|Caroline Davies at Pigeon Ravine Cemetery, one of the prettiest and most poignant cemeteries on the Western Front.|
On 2nd October, the 2014 Writers' Pals met at Lille Europe for the annual trip to the trenches with military historian Jeremy Banning. Five days, four nights to The Somme and Ypres this year, with a flying visit to Mons and the Boar's Head en route between the two - it was another unforgettable trip. We'd asked to walk as much as possible, thus the cemetery above became to start of a very hot walk up the 'Gloucester Road' up to Lonsdale Cemetery, Authuille. We had extraordinary weather this year!
Caroline Davies and I are collaborating on a collection of poetry inspired by the memorials of the Great War, and these trips are always such a rich source of ideas.
|Unveiling of the monument to the Royal Sussex Regiment, at Priez|
|The regimental badge, the wreaths|
Back in time a few weeks, to 10th September, and we (Chris and I) were in France as well, at a village called Priez, for the unveiling of a monument to the Royal Sussex Regiment. The village is tiny - blink and you'd miss it, as they say - but 100 years ago to the day, Sussex lost its first men on the Western Front right here. It was poignant in the extreme to be with many ex-servicemen of the Sussex Regiment, who marched down the hill from the ridge on which the battle was fought, into the village - man in their eighties, seventies - veterans of the last war, many of them.
The Western Front holds many such memorials, most of which were put up after the Great War. It was a huge privilege to be there to witness this one being unveiled - and when the French band played Sussex by the Sea with great gusto, this Sussex-dweller certainly felt it.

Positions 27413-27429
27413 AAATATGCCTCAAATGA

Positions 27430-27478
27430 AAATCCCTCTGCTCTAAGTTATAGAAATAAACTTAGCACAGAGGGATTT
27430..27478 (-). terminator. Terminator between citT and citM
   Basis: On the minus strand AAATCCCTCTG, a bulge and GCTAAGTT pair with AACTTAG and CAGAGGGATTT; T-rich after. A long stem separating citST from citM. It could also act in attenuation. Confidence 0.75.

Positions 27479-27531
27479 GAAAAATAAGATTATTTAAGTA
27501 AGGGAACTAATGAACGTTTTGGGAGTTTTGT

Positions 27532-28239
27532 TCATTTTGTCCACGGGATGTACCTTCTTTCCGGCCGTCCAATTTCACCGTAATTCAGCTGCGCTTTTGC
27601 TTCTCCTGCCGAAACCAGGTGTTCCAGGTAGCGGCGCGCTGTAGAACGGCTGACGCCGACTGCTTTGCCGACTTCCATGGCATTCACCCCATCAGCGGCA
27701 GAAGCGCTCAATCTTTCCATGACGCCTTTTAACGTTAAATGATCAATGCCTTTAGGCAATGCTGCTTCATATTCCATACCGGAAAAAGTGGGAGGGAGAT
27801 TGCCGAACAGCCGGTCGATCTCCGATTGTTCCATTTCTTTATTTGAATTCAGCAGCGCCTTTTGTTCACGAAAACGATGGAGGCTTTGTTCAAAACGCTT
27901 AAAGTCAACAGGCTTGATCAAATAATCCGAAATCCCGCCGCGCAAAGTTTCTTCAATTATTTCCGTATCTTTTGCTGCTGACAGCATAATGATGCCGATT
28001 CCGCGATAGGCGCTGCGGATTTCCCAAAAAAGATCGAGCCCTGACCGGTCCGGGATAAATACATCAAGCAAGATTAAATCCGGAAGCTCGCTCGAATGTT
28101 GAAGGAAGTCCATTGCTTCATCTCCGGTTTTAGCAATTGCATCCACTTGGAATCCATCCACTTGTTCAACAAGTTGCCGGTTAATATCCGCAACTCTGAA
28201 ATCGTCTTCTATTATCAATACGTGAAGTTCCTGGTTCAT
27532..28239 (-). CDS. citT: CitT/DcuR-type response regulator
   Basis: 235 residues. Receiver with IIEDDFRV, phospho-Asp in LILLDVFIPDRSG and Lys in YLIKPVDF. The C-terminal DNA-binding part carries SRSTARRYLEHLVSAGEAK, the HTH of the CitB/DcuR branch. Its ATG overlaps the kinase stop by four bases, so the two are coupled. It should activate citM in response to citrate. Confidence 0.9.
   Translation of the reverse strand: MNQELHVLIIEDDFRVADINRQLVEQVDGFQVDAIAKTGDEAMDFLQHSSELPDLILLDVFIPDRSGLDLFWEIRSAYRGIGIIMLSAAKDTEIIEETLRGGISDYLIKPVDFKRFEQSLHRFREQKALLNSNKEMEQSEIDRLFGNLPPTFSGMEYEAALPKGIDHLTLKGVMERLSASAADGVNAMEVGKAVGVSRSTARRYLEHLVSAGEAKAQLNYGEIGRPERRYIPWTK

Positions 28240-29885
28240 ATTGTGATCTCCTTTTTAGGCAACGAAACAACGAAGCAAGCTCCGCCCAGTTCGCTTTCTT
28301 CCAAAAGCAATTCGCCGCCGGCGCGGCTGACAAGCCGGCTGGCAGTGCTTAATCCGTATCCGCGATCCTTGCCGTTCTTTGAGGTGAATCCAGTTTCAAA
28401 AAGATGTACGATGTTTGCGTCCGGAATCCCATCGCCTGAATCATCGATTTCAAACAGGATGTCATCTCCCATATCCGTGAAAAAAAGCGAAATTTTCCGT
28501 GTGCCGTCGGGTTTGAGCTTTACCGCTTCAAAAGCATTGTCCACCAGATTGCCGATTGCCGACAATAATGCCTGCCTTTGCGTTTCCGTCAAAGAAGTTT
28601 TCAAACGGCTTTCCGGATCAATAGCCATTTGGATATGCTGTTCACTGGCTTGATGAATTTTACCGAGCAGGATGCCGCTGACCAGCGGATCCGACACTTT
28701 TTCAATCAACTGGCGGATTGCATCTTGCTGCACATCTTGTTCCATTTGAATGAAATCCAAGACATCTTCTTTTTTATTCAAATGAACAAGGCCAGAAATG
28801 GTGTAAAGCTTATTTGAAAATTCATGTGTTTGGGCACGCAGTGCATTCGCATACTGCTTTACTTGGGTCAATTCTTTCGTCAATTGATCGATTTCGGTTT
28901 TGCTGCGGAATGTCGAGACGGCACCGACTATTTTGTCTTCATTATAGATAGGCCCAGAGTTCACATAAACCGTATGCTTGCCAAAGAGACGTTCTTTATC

Backwards again - my husband isn't the keenest of battlefield visitors - but on our way down to Priez, I managed to introduce him to a few places, not just British/English memorials, but Vimy Ridge (Canadians), Mametz Wood (The Welsh), the Ulster Tower (Ulstermen), Ayette Cemetery (Indian and Chinese and a German grave), McCrae's Battalion memorial (Scots), and Thiepval memorial (Commonwealth and French).
|Church, Varengeville, with Monet's view of the same church from the valley...|
Writing things have not taken that much of a back seat - (despite the fact I'm not meant to be writing much, opportunities keep popping up, too good to miss!)
|Hershman and Gebbie, Oxford.|
And, also with writing, I had a wonderful wonderful week at Anam Cara Writers and Artist's retreat from 11 to 19 October. Goodness me - what a lot I learned. Led by Bernard O'Donoghue, and in the company of some stunningly good writers from the US, Ireland, UK and Switzerland, it was the sort of week that should be prescribed on the NHS and after which all would be well for years.
Other writing bits - poetry getting written, a poem due out in Confingo Magazine, and nice news about the illustrated collection Ed's Wife and Other Creatures, which has found a publisher - but more of that when contracts are finalised.